I have always had an interest in languages, and after having completed a degree in German and French, decided it was then time to focus on mastering Japanese; a language that I had long been fascinated with. My quest began as I became a language assistant at a small Japanese college in the UK, where by day I helped small groups of students in English exam preparation classes, and by night I diligently wrote Japanese kanji characters over and over again.
I soon realised I’d actually have to go to Japan if I really wanted to master the language, and so I got a job at a British language school and prepared for a new life in Tokyo. Somewhere in the process I developed an interest in language learning theories and the practical implications, as I started to link them with my own experiences and consider alternative ways of teaching to those I was familiar with.
As it turns out, my interest in English language teaching has continued to increase over the last ten years; whereas mastering Japanese was sidelined pretty quickly. In Japan I had the obligatory experience of teaching very young children, teenagers, business people and housewives each day, before moving on to teach on a communicative course at a university. Here I was exposed to more theories of language learning, and I was very keen to learn more about them. I returned to the UK and completed a Masters in English language teaching in the summer of 2007 and the DELTA in 2009.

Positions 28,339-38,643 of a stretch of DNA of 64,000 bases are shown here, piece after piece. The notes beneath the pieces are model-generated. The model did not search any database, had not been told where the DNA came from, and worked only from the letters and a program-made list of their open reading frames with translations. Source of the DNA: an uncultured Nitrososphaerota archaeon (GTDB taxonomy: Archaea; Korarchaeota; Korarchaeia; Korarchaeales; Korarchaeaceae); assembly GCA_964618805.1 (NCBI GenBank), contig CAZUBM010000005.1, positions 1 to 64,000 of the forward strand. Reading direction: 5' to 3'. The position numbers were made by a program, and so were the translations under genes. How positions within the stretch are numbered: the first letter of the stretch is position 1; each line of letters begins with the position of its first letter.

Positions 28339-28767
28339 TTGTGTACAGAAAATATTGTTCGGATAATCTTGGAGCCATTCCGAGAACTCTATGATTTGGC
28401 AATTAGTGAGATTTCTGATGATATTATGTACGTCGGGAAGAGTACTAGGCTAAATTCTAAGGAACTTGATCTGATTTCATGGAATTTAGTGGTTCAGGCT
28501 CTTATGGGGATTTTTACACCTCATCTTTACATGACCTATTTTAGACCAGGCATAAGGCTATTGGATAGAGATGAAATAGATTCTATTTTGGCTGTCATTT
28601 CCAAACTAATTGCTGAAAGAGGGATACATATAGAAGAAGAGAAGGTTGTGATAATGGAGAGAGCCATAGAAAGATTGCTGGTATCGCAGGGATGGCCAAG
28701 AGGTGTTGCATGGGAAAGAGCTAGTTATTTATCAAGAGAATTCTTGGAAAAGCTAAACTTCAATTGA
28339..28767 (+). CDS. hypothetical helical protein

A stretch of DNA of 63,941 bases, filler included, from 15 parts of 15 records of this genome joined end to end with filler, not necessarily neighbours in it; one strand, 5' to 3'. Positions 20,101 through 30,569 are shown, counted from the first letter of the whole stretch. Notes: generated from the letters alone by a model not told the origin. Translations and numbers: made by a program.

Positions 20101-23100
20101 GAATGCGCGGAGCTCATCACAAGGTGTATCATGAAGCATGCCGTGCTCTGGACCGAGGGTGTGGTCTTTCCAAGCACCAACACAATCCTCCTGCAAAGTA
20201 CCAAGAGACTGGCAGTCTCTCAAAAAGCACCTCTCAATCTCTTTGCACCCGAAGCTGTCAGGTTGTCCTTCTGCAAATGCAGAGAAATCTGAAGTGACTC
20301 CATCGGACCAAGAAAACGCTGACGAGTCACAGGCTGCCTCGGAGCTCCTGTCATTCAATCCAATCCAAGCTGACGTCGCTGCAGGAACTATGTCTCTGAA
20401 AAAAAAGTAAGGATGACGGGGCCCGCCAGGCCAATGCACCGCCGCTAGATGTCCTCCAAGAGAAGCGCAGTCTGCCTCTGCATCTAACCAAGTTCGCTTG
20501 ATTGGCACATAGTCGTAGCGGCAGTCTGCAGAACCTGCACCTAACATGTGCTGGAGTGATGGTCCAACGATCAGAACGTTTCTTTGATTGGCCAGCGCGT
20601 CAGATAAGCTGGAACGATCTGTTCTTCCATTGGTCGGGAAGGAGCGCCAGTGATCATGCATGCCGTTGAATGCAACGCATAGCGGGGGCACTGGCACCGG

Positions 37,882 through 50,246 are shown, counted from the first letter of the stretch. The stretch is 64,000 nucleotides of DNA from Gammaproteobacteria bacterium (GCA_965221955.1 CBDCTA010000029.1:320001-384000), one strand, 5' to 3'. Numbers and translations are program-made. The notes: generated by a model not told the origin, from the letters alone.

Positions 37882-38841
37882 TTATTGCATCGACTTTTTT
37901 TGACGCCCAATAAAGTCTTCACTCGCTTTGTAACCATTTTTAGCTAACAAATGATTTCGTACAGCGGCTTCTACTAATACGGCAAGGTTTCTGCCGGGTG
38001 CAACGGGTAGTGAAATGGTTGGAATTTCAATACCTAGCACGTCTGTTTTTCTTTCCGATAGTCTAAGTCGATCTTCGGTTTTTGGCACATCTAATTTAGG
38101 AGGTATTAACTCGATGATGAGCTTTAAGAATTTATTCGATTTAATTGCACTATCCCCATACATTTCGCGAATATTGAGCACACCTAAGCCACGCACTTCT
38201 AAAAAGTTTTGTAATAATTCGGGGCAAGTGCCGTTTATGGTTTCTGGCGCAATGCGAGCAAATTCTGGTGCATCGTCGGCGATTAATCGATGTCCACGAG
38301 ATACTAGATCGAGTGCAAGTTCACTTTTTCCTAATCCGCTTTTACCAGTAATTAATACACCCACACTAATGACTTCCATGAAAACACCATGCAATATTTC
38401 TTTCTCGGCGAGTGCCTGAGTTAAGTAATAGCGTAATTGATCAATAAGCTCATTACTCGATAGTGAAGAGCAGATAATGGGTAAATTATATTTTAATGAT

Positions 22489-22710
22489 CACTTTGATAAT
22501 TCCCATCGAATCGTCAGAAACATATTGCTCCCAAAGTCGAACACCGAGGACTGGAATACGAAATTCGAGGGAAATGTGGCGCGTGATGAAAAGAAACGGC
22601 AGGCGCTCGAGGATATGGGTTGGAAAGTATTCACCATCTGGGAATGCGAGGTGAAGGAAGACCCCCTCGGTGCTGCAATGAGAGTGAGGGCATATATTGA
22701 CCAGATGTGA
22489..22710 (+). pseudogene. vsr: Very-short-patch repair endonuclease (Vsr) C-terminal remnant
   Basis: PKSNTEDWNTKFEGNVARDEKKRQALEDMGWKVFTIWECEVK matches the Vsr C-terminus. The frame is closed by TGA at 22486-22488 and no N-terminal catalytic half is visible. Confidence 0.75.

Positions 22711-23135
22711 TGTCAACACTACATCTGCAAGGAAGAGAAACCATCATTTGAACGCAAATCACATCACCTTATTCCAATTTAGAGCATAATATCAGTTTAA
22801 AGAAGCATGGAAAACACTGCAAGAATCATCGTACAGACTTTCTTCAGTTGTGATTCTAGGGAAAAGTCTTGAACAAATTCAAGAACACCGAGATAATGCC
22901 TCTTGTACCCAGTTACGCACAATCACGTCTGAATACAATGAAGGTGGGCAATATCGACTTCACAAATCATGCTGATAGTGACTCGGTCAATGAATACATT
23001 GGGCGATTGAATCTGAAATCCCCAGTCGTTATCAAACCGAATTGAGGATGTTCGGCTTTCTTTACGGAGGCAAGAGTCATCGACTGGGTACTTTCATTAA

Since 2007 I have been teaching English for Academic Purposes at the University of Reading and have taught on a variety of programmes from pre-foundation level to courses preparing students for post-graduate study. I enjoy all aspects of teaching EAP, but have particularly enjoyed developing materials since it allows me to be creative and use the ideas and experience that I have gained over the years. Writing the teachers’ books for the DELTA Academic Objectives series has been a great opportunity to use my experience in a different way.